Days after it scrubbed the second attempt to launch the Artemis-1 mission to the Moon, Nasa will fix the leaks on the rocket at the launch pad itself. The launch vehicle with the Orion spacecraft will then be hauled back into the Vehicle Assembly Building (VAB).
The Artemis engineers will replace the seal on an interface, called the quick disconnect, between the liquid hydrogen fuel feed line on the mobile launcher and the Space Launch System (SLS) rocket during the repairs. It was a quick disconnect which had developed a hydrogen leak, following which the launch attempt was scrubbed.
“Performing the work at the pad requires technicians to set up an enclosure around the work area to protect the hardware from the weather and other environmental conditions, but enables engineers to test the repair under cryogenic, or supercold, conditions,” Nasa said in a blog update.
On Saturday, engineers detected hydrogen fuel leaking from the engine section at the bottom of the rocket, forcing the tanking operation to be stopped as troubleshooting began. It was believed to be a gap around a seal in the supply line as the countdown clock remained active.
A view of Nasa’s Space Launch System and Orion spacecraft for Artemis I on the pad at Launch Complex 39B. (Photo: Nasa)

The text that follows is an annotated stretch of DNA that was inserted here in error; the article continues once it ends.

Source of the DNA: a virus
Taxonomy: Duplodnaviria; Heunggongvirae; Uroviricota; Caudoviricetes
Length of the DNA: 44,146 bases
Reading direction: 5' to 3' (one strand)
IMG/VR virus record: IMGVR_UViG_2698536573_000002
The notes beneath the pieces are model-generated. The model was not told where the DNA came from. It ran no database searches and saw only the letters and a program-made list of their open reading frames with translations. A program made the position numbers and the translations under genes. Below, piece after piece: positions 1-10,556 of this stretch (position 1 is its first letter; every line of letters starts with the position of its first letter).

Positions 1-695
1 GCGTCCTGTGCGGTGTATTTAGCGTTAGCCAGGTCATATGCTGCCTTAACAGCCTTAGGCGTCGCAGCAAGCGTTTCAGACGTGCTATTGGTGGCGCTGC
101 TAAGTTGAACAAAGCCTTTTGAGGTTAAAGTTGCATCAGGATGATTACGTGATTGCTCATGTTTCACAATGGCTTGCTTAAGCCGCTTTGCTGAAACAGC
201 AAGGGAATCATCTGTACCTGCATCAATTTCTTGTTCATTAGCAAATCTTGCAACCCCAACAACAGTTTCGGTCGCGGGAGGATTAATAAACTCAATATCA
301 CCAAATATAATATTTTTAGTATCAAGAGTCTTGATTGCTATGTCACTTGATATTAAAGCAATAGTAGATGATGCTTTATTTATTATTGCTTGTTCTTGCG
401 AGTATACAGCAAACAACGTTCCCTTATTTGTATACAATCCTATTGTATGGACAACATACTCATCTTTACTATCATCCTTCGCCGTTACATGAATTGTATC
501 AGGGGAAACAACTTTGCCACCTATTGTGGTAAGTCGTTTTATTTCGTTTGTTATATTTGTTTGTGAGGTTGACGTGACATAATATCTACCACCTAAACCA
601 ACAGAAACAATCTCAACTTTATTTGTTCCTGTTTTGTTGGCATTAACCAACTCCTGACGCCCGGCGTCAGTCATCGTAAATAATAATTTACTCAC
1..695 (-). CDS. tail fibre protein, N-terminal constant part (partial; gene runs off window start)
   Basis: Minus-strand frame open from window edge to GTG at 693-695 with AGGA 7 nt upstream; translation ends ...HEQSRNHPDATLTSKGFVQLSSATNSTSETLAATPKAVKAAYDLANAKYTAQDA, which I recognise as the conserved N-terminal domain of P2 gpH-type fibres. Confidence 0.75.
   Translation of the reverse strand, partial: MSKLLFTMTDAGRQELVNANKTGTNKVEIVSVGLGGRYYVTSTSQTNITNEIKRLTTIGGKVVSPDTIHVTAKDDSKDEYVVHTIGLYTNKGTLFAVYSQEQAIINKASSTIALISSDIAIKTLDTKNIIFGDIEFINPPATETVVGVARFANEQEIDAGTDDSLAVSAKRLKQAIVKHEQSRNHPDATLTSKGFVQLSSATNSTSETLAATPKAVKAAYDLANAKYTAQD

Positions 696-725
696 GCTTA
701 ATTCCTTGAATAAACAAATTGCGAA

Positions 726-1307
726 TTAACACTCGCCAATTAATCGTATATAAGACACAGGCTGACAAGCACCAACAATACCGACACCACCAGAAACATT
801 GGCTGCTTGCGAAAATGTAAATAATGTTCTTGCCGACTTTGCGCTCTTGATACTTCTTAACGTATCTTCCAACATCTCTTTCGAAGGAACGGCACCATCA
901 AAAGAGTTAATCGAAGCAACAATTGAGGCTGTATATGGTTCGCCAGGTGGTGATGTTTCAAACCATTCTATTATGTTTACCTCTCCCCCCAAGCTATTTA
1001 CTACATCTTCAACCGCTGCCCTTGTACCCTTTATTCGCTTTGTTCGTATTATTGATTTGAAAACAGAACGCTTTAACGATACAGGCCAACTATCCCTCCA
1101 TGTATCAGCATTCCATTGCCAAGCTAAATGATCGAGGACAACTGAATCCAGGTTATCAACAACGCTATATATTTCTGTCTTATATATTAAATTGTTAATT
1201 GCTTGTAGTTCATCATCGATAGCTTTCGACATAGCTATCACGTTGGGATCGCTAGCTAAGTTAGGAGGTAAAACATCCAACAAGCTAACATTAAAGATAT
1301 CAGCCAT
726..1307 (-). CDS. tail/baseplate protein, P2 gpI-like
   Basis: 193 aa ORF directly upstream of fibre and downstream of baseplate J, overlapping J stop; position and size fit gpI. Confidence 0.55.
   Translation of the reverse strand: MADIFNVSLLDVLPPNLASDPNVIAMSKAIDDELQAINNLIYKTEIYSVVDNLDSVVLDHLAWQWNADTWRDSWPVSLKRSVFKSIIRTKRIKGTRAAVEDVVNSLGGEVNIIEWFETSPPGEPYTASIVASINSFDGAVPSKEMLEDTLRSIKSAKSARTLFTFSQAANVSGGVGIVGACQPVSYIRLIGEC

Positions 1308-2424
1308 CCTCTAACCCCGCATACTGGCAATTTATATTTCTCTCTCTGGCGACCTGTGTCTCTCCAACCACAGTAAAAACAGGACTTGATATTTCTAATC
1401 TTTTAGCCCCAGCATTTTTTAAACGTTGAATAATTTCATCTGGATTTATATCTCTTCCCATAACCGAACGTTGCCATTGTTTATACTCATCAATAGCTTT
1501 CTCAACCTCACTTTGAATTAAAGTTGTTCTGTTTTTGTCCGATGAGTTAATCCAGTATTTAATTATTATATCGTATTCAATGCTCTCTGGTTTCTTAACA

ROCKET TO BE HAULED INTO VAB
The Space Launch System (SLS) with the Orion spacecraft will have to be rolled back into the Vehicle Assembly Building (VAB) to perform additional work that does not require the use of the cryogenic facilities available only at the pad.
“Performing the work at the pad also allows teams to gather as much data as possible to understand the cause of the issue,” Nasa said, adding that the rocket will have to be moved back into VAB to meet the current requirement by the Eastern Range for the certification on the flight termination system.
Meanwhile, engineers will also check plate coverings on other umbilical interfaces to ensure there are no leaks present at those locations. With seven main umbilical lines, each line may have multiple connection points.
The $4.1 billion test flight is the first step in Nasa’s Artemis program of renewed lunar exploration, named after the twin sister of Apollo in Greek mythology. Twelve astronauts walked on the moon during Nasa’s Apollo program, the last time in 1972.
With a two-week launch blackout period, the rocket is now grounded until late September or October. Nasa will work around a high-priority SpaceX astronaut flight to the International Space Station scheduled for early October.
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